Monday, December 29, 2014

Mamie Invents a New Game


Mamie the Apprentice Wonder Puppy is a five pound Shih Tzu who just celebrated her first birthday. She is still a puppy, especially in the playing department. Her big sister, Maggie the Wonder Dog is six years old and not always in the mood to play. Maggie is very glamorous and playing is done on her terms or not at all. 


One of Mamie's favorite games is called "Maggie Tap". Mamie likes to tap Maggie with her paw to see what Maggie will do. Mamie can tap Maggie at least a dozen times before Maggie gets fed up and growls. I'm pretty sure Mamie is trying for a new record, so the tapping and growling lasts for a significant portion of every day. Maggie is more patient than I would be, but probably she's just grateful to have a break from Mamie's incessant "kissing" (licking). 

Recently, Mamie invented a new game. Maggie was yawning and Mamie clearly thought, "Why not?" She stuck her paw in Maggie's mouth and pulled it out successfully. Immediately, the race was on! Mamie would stick her paw in Maggie's mouth and try to pull it out before Maggie could close on her. Truthfully, Mamie is unbelievably good at this and incredibly fast. Of course, Big Sister Maggie is far more patient than three humans combined would be, and kindly refrains from biting her foot off.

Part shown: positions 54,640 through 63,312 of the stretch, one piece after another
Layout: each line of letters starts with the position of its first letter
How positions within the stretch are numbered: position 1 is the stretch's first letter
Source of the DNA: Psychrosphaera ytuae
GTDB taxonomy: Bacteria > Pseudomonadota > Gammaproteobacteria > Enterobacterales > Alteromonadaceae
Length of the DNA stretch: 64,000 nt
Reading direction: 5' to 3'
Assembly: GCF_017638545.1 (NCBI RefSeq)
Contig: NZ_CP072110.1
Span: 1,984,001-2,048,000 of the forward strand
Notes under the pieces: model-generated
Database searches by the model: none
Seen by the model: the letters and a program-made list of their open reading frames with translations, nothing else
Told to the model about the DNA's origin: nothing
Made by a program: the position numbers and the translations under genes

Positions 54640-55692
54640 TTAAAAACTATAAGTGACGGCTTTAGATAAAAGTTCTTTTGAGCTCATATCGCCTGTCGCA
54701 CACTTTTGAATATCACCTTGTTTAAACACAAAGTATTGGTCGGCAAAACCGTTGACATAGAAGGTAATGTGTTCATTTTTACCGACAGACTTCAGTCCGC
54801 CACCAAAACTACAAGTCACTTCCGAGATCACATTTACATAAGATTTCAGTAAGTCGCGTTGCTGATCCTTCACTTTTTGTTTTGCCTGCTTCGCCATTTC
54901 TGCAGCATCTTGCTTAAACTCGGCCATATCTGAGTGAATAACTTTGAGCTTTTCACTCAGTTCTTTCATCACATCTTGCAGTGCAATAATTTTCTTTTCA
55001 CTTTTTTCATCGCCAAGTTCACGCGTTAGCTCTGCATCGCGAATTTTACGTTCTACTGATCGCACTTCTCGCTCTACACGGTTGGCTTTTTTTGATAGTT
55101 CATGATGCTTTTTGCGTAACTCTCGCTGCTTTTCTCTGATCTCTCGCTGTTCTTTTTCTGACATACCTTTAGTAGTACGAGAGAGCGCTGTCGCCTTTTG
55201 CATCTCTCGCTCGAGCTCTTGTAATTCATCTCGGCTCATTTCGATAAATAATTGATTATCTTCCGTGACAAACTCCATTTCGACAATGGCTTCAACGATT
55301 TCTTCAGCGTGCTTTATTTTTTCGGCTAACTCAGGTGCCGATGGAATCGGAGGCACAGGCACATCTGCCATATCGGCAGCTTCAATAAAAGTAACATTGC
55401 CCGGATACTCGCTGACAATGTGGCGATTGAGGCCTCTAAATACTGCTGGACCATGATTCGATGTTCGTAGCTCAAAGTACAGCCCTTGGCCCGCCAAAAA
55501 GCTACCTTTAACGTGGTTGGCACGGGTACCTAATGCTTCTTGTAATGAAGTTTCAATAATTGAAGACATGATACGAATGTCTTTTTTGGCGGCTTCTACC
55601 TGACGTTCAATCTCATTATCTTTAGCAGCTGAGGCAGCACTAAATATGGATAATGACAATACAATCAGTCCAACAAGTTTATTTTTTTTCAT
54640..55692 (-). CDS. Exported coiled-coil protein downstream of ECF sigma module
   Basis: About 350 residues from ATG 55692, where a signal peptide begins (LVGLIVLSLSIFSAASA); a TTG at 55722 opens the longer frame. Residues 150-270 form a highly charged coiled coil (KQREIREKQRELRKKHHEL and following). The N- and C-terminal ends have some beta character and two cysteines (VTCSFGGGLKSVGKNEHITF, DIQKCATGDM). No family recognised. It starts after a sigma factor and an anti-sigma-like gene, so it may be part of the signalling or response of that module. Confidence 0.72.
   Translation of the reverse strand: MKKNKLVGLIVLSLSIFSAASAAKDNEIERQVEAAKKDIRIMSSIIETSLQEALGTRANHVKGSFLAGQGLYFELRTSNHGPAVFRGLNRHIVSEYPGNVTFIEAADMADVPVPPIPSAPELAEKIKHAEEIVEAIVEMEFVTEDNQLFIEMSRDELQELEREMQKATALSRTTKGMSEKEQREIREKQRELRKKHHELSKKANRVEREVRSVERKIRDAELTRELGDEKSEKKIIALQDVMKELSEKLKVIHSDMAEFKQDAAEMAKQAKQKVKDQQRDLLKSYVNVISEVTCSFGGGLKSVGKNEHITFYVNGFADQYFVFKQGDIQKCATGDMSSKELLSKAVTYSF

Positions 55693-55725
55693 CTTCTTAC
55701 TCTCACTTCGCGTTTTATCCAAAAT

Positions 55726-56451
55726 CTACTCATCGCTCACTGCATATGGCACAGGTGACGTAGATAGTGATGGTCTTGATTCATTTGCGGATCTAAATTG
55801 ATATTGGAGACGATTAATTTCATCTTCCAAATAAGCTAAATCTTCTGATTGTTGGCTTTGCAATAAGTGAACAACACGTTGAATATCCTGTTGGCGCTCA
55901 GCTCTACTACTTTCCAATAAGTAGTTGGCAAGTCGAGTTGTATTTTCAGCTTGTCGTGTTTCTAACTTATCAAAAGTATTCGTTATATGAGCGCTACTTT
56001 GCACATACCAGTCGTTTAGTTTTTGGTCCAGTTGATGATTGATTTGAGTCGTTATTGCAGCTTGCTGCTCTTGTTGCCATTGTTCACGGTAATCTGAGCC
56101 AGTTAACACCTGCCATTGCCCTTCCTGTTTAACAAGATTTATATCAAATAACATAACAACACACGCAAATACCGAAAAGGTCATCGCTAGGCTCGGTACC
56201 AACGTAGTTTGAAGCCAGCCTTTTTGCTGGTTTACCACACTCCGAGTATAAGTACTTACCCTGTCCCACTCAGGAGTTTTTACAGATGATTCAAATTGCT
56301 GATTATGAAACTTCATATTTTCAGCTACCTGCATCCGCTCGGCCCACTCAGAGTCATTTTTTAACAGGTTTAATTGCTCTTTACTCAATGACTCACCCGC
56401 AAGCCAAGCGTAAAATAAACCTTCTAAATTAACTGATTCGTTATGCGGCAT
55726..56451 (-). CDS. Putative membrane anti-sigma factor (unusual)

This morning, the Wonder Dogs had joined me on my bed for quiet time. Maggie is a well-trained Wonder Dog and understands when to be still and quiet. Mamie is still an Apprentice Wonder Puppy, mostly because she is wide open all the time and is very seldom still and quiet. Mamie decided to play the "Maggie Mouth" game, even though Maggie's mouth was firmly closed. Mamie would pat Maggie's mouth until Maggie finally opened it, then pop her paw inside Maggie's mouth and pull it out before she could close her mouth. (The fact that Mamie still has four paws is due to the magnificent patience of Maggie the Wonder Dog.) 

As you might imagine, Maggie soon had enough, and started to give a little warning growl. Mamie never heeds warning growls, however, so she kept right on tapping Maggie's mouth, popping her paw in, and pulling it out. The warning growls got a little louder. Mamie never slowed down. I gave her a stern warning and moved her, but she was quickly right back in Maggie's face. Finally, Maggie snapped at her. In Maggie's defense, she let Mamie get her paw out before she snapped, so she didn't even nip her. Mamie was shocked! How dare her sister try to bite her!?! The most surprising thing happened next. Mamie stuck her paw right back in Maggie's mouth, daring her to bite the paw. 

Mamie's behavior is so much like our own that I laughed out loud before I moved her off the bed to preserve Maggie's sanity. Watching her do something that is clearly not wise and will be dangerous to her paw if she doesn't slow it down reminds me so much of some of my own decisions over the years. Perhaps you've had a few of those less than stellar decisions of your own. Looking back, I wonder why I persisted when there were plenty of "warning growls" to let me know I was heading in the wrong direction. Maybe you've never done this, but I have to admit that I have. I, like Mamie, have a tendency to do one more round, just to be sure. 

Now that I have accumulated a few birthdays (being 39 again), I'm not quite as foolhardy as in my youth, but there are days when I'm likely as foolish as Mamie. If you are honest, you probably have those days, too. As we look toward the new year, let's take a lesson from the Wonder Dogs. 

Be smarter than you want to be.
Listen for the warning growls, and stop while you're ahead.